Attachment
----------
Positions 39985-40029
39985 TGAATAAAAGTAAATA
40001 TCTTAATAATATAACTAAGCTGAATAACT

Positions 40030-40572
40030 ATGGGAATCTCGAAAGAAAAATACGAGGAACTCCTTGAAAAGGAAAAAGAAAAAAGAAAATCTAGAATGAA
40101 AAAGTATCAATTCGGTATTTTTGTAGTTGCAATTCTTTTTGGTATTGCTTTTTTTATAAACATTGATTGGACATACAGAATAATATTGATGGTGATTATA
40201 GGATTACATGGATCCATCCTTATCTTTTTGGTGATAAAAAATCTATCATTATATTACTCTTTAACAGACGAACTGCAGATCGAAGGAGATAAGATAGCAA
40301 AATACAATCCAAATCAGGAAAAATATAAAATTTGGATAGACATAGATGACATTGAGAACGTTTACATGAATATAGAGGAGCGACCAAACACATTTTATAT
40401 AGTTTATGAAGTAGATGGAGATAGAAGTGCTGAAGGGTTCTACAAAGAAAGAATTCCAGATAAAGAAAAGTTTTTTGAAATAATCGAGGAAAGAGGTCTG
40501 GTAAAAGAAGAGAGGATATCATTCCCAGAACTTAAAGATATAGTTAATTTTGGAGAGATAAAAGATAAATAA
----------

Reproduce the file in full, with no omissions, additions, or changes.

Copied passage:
Positions 39985-40029
39985 TGAATAAAAGTAAATA
40001 TCTTAATAATATAACTAAGCTGAATAACT

Positions 40030-40572
40030 ATGGGAATCTCGAAAGAAAAATACGAGGAACTCCTTGAAAAGGAAAAAGAAAAAAGAAAATCTAGAATGAA
40101 AAAGTATCAATTCGGTATTTTTGTAGTTGCAATTCTTTTTGGTATTGCTTTTTTTATAAACATTGATTGGACATACAGAATAATATTGATGGTGATTATA
40201 GGATTACATGGATCCATCCTTATCTTTTTGGTGATAAAAAATCTATCATTATATTACTCTTTAACAGACGAACTGCAGATCGAAGGAGATAAGATAGCAA
40301 AATACAATCCAAATCAGGAAAAATATAAAATTTGGATAGACATAGATGACATTGAGAACGTTTACATGAATATAGAGGAGCGACCAAACACATTTTATAT
40401 AGTTTATGAAGTAGATGGAGATAGAAGTGCTGAAGGGTTCTACAAAGAAAGAATTCCAGATAAAGAAAAGTTTTTTGAAATAATCGAGGAAAGAGGTCTG
40501 GTAAAAGAAGAGAGGATATCATTCCCAGAACTTAAAGATATAGTTAATTTTGGAGAGATAAAAGATAAATAA